Finally, I selected a Cabela’s tactical gun case to store everything. While this sturdy case including four latches, rubber gasket around the edges, and compatibility with one or more padlocks is a good value at the regular price of$100, I was able to purchase the case on sale for $75. Including sales tax and a sturdy padlock the enclosure has a total cost of $90. Using a pair of scissors I removed the foam rubber “bumps” in the appropriate locations to house the shotgun frame, shotgun barrel, handgun/holster, and flashlight and then removed a section of the foam rubber entirely in one spot to hold the ammunition.

If you have been keeping score you will note that the total price for this kit is less than $700 and a couple hours of my time. While most people do not have the capacity to cut down a shotgun hunting barrel to home defense length,a new or used home defense shotgun would not add greatly to the cost of this kit: substituting a new Mossberg 500 or Remington 870 short barrel shotgun would add less than $200 in cost. This complete, compact, secure, and effective personal defense kit may easily be assembled for an investment of less than $900.

I do not intend this kit for my own use: I prefer to have a variety of firearms in secure but quickly accessible locations for maximum availability in the event of an emergency. However, a similar kit may well be useful to me for other applications. For example, a similar kit stored at another location would provide a back-up in the event my primary firearms were stolen or lost in afire. In that case, I would likely prefer to substitute a carbine length rifle with a folding stock, such as an AK-47, Ruger Mini-14, or my personal favorite:a Kel Tec SU-16C. (An AR style rifle with a collapsing stock might also be a possibility.) For any of these, I would carry a half-dozen 20 or 30 round magazines instead of the shotgun and shells. Alternatively, I might make use of a similar “survival” kit with the folding stock carbine along with a .22caliber handgun/red dot sight to hunt small game or a “bug-out” kit consisting of two cases: one containing a shotgun/.22 handgun and the other containing a carbine/full-size handgun (perhaps with a 9mm sub-compact handgun with pocket and/or ankle holster for deep concealment). As you can see, there are many variations to this approach.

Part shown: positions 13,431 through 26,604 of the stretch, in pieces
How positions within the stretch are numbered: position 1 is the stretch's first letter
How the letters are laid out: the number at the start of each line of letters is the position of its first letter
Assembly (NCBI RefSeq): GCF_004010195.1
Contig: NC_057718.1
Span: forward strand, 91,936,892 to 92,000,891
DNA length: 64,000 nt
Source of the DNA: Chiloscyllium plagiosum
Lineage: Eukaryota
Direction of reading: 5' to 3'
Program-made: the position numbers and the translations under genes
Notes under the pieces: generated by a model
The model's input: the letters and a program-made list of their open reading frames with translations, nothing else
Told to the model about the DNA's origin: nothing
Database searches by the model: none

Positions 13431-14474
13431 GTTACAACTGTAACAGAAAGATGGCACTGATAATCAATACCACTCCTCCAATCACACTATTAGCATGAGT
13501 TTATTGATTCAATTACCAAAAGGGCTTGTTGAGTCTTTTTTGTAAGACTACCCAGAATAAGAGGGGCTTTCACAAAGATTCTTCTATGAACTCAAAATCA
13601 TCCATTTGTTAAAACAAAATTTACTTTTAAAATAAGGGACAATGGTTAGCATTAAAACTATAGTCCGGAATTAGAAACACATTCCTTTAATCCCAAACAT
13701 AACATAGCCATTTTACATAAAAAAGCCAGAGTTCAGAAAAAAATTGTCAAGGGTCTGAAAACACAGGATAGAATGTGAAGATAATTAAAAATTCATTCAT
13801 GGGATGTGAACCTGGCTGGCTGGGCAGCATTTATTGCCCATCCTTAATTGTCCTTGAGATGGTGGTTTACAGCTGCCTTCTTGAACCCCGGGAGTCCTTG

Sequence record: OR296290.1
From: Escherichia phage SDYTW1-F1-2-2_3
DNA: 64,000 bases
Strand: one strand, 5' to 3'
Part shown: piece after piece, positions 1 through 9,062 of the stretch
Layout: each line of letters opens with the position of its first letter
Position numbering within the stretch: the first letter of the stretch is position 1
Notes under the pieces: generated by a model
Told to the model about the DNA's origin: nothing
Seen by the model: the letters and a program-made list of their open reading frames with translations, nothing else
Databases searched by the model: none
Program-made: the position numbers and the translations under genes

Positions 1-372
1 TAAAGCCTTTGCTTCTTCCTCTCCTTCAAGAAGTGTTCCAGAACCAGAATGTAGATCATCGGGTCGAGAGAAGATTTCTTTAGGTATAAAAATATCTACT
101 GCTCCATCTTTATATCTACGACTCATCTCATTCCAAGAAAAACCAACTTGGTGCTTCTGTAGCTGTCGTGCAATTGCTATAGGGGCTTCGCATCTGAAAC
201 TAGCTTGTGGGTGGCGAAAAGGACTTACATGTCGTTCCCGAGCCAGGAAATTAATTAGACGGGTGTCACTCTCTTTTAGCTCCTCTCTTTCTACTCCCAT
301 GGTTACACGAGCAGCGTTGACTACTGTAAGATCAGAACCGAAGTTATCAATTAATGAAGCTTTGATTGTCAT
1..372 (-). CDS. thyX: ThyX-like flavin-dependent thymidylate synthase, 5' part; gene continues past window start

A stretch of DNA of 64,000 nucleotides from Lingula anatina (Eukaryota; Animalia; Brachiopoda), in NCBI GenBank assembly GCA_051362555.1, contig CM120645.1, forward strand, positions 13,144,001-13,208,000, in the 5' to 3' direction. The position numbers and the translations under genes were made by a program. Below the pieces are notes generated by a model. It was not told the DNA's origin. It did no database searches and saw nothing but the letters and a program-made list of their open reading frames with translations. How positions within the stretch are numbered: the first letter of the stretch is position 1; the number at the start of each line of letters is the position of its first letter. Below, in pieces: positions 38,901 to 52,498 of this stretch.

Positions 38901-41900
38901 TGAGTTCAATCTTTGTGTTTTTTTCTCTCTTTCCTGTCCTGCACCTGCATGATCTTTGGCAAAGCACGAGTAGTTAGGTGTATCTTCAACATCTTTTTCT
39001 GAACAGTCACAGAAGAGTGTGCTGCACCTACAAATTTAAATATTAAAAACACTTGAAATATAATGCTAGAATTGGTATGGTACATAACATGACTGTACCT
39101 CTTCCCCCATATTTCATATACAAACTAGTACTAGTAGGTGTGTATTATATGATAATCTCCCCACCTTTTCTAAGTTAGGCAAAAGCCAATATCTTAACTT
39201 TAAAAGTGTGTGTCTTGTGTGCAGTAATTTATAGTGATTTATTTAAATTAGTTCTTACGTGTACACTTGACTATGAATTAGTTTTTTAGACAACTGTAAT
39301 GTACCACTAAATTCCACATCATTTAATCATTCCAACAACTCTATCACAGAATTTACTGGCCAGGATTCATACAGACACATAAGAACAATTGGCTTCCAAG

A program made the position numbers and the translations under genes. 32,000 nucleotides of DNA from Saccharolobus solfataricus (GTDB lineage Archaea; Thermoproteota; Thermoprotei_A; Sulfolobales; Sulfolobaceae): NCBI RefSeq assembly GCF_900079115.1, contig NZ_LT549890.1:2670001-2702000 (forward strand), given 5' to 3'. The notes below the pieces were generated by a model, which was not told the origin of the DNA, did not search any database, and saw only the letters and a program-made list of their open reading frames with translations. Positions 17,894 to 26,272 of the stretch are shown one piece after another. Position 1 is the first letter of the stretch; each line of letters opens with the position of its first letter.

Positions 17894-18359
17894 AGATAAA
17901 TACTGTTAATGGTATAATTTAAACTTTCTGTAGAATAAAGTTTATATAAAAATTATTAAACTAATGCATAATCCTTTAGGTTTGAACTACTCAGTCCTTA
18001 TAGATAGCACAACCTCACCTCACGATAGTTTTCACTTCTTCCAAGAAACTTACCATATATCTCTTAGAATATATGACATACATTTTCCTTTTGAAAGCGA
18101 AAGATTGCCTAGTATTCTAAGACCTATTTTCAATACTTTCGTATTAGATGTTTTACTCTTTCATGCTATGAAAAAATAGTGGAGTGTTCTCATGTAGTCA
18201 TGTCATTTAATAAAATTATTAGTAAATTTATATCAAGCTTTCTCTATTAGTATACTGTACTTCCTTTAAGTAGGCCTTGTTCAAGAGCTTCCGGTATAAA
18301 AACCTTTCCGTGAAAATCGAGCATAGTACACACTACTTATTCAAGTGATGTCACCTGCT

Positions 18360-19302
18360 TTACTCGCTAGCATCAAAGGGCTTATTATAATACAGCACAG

Even with this kit locked and stowed in a closet it could be deployed very quickly if necessary. By pre-loading the handgun magazines with 12 rounds of hollow point in one and 12 rounds of full metal jacket in the other (I prefer not to fully load magazines for long-term storage as the magazine springs maybe damaged) the case could be accessed, unlocked, opened, and the handgun removed/loaded in about 30 seconds. Assembling the shotgun, loading the shotgun magazine, and racking the first round could be completed in another 60 to 70seconds. While I prefer much quicker access to a loaded firearm in the event of an emergency, most situations may be effectively addressed with an access time of less than two minutes.

While I would highly recommend that anyone obtaining a “disaster response kit” take the time to learn how to use and maintain both firearms along with regular practice using both (which I would eagerly facilitate for my family members and friends), this kit would also be valuable as nothing more than an insurance policy to be stored away in a discreet location in the hope that it will never be needed. In the event danger appears it would be far better to have a kit of this nature available despite minimal (or no) familiarity with the firearms: at the least, it would be available for me to teach them when the need is obvious rather than scrambling for something among the empty shelves of picked-over gun stores in a time of crisis. Hopefully they can be persuaded to become proficient long before the crisis arrives if the means are readily at hand.